Well, police now can be held accountable in the case of wrongful death of a dog. It is illegal for officers to seize a dog by deadly physical force unless the actions taken are deemed objectively reasonable pursuant to the Fourth Amendment. Law enforcement officers know about objective reasonableness when using force against humans (though not all of them apply it), it is new for courts to recognize that this can apply to dogs killed in the line of duty.

When courts sets precedents in their rulings, it can take a long time for police law to catch up. At a conference attended by Gaffney last month, he learned from Chicago attorney Laura Scarry that shooting a family dog could be considered a violation of the Fourth Amendment. This amendment grants US citizens the right to be secure in their persons, houses, papers and effects, protected from unreasonable arrests and seizures. Federal courts are now recognizing a dog as an “effect.”

This precedent is the result of the 9th Circuit Court of Appeals ruling in the case of Fuller v Vines, 36 F.3d 65,68 (9th Cir. 1994), where it was ruled in favor of the defendant and enabled protection of dogs against wrongful death. The Bill of Rights has flexibility that allows for changes to be made as societal expectations change, and many in society want their dogs to be protected not only by the law, but from it.

Police dogs are considered valued members of the force, and “ordinary” dogs are considered valued members of families. It is time they are recognized as such and treated accordingly; with caution and respect, as police would expect anyone who approaches their dogs.

 

 

78 thoughts on “Law Enforcement Today Article Advises Police not to Kill Family Dogs”

  1. Shoot the damn police officers. Bastards. If an officer shot my dog, they would be sued BIG TIME.I would sue them for every dollar they had, and more…

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  2. You are exactly right, it is not the dog’s fault. It is the owner’s. As a dog owner, it is YOUR responsibility to keep YOUR dog in your yard, on YOUR leash keeping it in control. Take responsibility!! If you don’t want police officers to shoot YOUR dog in your yard or house, either don’t call them for help(do us all a favor) or lock YOUR dog in a room if an officer is at YOUR house. If a strange dog runs up to me & I have a gun, it will be shot!!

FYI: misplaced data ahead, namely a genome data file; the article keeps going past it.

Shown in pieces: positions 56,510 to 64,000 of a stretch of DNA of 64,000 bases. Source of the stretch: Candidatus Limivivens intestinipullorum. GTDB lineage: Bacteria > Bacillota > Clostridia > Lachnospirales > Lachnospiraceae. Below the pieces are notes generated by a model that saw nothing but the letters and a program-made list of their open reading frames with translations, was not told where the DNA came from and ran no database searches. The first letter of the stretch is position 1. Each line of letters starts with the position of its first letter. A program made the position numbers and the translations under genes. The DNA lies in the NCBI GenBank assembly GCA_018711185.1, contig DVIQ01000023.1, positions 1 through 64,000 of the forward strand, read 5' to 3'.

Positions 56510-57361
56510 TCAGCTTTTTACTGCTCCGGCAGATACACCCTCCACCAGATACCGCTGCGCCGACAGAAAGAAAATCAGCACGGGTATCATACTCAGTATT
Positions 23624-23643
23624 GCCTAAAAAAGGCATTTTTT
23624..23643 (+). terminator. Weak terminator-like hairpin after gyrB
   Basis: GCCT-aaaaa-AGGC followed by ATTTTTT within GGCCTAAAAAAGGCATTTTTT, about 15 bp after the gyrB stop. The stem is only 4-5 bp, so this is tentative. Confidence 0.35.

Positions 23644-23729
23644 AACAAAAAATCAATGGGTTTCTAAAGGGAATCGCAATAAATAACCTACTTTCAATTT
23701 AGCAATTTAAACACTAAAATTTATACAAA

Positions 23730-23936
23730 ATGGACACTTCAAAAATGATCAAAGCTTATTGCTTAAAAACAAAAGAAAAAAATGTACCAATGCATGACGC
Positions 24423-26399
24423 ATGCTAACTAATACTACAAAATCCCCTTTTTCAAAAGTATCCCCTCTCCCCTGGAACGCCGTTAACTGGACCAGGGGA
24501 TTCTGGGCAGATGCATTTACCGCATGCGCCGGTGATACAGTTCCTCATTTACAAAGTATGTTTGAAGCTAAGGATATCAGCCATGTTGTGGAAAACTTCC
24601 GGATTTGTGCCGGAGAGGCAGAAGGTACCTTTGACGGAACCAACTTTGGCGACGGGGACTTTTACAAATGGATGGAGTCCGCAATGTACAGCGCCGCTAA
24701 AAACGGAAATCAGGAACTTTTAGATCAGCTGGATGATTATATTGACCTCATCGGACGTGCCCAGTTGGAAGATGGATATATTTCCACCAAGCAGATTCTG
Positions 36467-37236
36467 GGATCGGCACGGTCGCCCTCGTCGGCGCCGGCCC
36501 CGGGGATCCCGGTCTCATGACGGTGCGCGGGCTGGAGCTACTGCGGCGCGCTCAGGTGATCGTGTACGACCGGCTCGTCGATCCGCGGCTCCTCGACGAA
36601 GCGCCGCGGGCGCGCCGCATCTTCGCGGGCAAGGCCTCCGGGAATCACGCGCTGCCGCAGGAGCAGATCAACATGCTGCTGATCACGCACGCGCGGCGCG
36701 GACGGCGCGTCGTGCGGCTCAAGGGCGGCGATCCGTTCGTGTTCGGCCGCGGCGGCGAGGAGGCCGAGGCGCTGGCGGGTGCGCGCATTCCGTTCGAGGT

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    • Regarding Seriously?!

      Did you read the article, the owner was having a seizure, the dog was protecting his master….please read the article before passing judgement on US “owners”, and the past shooting, the animals “dogs” were on leashes or restraint and need NOT to be shot.

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      • So it is ok for u to judge a police officer but not for me to judge dog owners? Complete hypocrisy. It does NOT matter if the dog was protecting his owner, if the dogs were on a leash(they obviously were not being kept under control). Police officers have a second to secure a situation. They don’t have time to figure out if the dog is friendly or not. It sad
        to hear that u or anyone else would put another person’s life in a dangerous position.

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        • So the poor man, as well as suffering from a seizure, should have made sure that he kept his dog on a leash? How many times have you been able to think about holding onto a leash while having a seizure?

          Bottom line – the cops doing this sort of thing should use that little thing between their ears called their brain and use it to show some common sense rather than being trigger happy.

          Yes, owners should be responsible for their dogs, but when a dog is restrained on private property, protecting its territory and owners then it is doing nothing wrong and neither are its owners. And in the case of the man having a seizure, what the hell was he supposed to do? Matters were out of his hands and some discretion and common sense should have been shown. But I take it that it’s okay for a cop to shoot first and ask questions later?

          There are so many other methods that could be employed rather than reaching first for a gun. Here in the UK cops don’t carry guns (a totally different subject for debate) so that don’t go around shooting dogs. On the occasions that it may be necessary to deal with a dog methods are used and done so quite effectively. Guess what? The Police here are actually trained in how to handle a situation involving a dog rather than assuming that a bullet will solve everything.